A huge SEMA surprise from Toyota this year came in the form of a revived Tacoma X-Runner. The original Tacoma X-Runner debuted in 2005 as a hot rod variant of the popular pickup. At the time, Toyota admitted to a rather shocking performance benchmark — the Nissan 350Z. Now there’s a new Z and a new Tacoma in town.
The Tacoma X-Runner debuted during a time when Toyota was hell bent on eradicating every fun car it had. The Supra was dead, the Celica and MR2 followed, and on the Lexus side even the SC300/400 had been replaced with the boaty SC430. It was up to Toyota’s US-market engineers to inject some semblance of performance into a lineup stripped of excitement.
Appallingly, Toyota’s only remaining platform with any semblance of sportiness was the 2WD Tacoma. From that basic front-engine, rear-wheel-drive layout Toyota went HAM, stiffening the frame with an X-brace that became the X-Runner’s namesake, along with additional chassis-tightening supports.
Toyota also overhauled the suspension, dropping the ride height (0.5 inches in front, 1.0 at the rear) with a double-wishbone suspension, Bilstein shocks, and stiffer springs. Connecting everything to the road was a rear sway bar sport alloys wrapped in 255/45-ZR18 Bridgestone Potenza RE050As that, as the New York Times pointed out, were the same tires that came on a Ferrari Enzo.
It was rare for Toyota to so pointedly name a rival, but came right out and declared that they were trying to target the Nissan 350Z. Car and Driver recorded the 2003 Nissan 350Z’s at 0.88. Toyota said the X-Runner could pull 0.9 lateral g. Sure, the difference could be a measurement error, but one was a truck.
Toyota also mated the X-Runner’s standard 4.0-liter 1GR V6 to a close-ratio 6-speed manual with power exiting through a limited-slip diff and a lower final drive ratio down from 3.73:1 to 3.15:1. The resulting 0-60 time clocked in at just 7.0 seconds.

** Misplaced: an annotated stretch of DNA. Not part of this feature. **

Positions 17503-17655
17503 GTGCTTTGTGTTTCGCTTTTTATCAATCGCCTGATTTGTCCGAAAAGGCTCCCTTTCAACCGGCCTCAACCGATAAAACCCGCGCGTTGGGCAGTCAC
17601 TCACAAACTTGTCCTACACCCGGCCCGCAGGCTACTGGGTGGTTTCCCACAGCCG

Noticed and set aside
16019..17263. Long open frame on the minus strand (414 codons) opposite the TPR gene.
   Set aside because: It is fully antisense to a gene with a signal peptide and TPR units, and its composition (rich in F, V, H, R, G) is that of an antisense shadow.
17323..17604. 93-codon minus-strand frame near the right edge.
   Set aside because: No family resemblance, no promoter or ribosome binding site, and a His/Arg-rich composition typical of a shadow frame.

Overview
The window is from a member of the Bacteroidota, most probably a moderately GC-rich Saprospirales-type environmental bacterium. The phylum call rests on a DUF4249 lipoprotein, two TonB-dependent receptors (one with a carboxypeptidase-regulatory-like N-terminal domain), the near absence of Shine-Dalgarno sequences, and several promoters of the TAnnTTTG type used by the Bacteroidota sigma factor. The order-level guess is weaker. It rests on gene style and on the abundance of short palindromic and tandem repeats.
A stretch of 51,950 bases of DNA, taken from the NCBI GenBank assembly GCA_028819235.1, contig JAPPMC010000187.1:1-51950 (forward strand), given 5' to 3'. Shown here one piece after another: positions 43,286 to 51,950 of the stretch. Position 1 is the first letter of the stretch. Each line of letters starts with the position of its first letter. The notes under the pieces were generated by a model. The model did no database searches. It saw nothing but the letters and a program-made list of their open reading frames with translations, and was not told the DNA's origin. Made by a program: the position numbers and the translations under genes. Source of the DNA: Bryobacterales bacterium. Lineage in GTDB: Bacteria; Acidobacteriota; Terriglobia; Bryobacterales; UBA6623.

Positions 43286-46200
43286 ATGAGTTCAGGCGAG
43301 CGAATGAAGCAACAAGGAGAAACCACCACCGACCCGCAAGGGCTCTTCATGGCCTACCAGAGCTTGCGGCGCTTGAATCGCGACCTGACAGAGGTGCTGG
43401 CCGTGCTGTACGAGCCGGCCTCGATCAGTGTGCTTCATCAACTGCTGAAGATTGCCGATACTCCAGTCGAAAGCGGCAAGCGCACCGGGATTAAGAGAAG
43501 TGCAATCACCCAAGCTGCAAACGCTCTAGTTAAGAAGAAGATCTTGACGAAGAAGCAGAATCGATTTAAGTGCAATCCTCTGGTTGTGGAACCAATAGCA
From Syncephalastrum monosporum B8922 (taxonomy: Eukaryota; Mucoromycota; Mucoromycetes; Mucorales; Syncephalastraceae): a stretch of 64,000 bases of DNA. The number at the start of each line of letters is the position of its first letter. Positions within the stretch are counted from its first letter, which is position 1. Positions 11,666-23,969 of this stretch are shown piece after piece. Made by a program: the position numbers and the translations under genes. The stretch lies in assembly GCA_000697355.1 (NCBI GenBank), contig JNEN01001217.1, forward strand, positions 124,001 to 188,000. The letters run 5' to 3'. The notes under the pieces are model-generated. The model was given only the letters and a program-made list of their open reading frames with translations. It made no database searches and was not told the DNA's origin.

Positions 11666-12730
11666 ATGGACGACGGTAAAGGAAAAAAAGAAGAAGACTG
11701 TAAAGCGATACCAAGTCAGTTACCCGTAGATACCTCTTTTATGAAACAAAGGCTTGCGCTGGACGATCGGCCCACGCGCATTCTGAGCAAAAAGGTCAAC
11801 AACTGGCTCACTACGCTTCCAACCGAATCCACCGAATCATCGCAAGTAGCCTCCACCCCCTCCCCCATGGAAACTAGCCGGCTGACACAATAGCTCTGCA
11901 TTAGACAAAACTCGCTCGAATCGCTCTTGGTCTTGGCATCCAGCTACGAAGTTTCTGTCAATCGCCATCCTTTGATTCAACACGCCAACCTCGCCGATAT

Aha, but a 350Z took only 5.4 seconds to get to 60, you might say. The X-Runner countered with an optional TRD supercharger that upped output to 304 horsepower and 332 lb-ft of torque and was fully covered under Toyota’s warranty if installed at a dealer (a big brake kit could also be optioned). The supercharger cut the 0-60 time to 6.0 seconds, within spitting distance of the Z. And the Tacoma could still tow 3,500 pounds or carry 875 in the bed.
The Tacoma X-Runner survived for an extraordinarily long time on the market, considering how niche it is. Sales lasted until 2013 on the mainland US, but extended to 2014 in Canada, and 2015 in the Tacoma capital of the world, Hawaii.
Arriving nearly two decades after the introduction of the original X-Runner, the SEMA concept is very interesting indeed. “There were lots of street trucks in the early 2000s and they all faded,” said Adam Rabinowitz, chief designer at Toyota’s Calty studio. “This was a curiosity check to see if there is any market for street trucks at all, or if the market has entirely shifted to what we see today—tough, rugged, lifted vehicles.”
The concept is powered by a 3.4-liter twin-turbo V6 making 421 horsepower and 479 lb-ft of torque. That’s a good bump over the 400 horses and 350 lb-ft of the standard Z, but bests even the Z NISMO‘s 420 horsepower and 384 lb-ft. And lest you think this is some pie-in-the-sky concept tune, Toyota says this exact modification will be available as a TRD Performance Package option on next year’s Tundra (no word on the Tacoma yet).
Speaking of Tundras, the concept employs a Tundra solid axle with 4.30:1 final drive ratio and electronic locking diff, as well as the Tundra’s larger 13.9-inch front brakes. The upper and lower control arms at all four corners were modified to match the new hardware’s increased track and altered suspension geometry. Toyota says the frame has been strengthened as well, but didn’t provide details.
The whole truck was sprayed in Speedway Blue, the exclusive color to the original X-Runner. Additional visual flare comes in the form of a custom side exhaust, vents that actually help cool the brakes, and a functional hood scoop. Of course, since this is a one-off concept there’s no way to know if the Tacoma beat the new Z’s 0.93 g of lateral acceleration or how close it’ll come to the Z’s 0-60 time of 4.5 seconds.
Back in the day Nissan never deigned to give Toyota an official response. Today, the Z is (miraculously) still in production. Toyota no longer needs performance models to round out its portfolio, but it would be absolutely bonkers yet also fantastic to see a modern Tacoma X-Runner reignite the challenge to the Z.
Images courtesy of Toyota.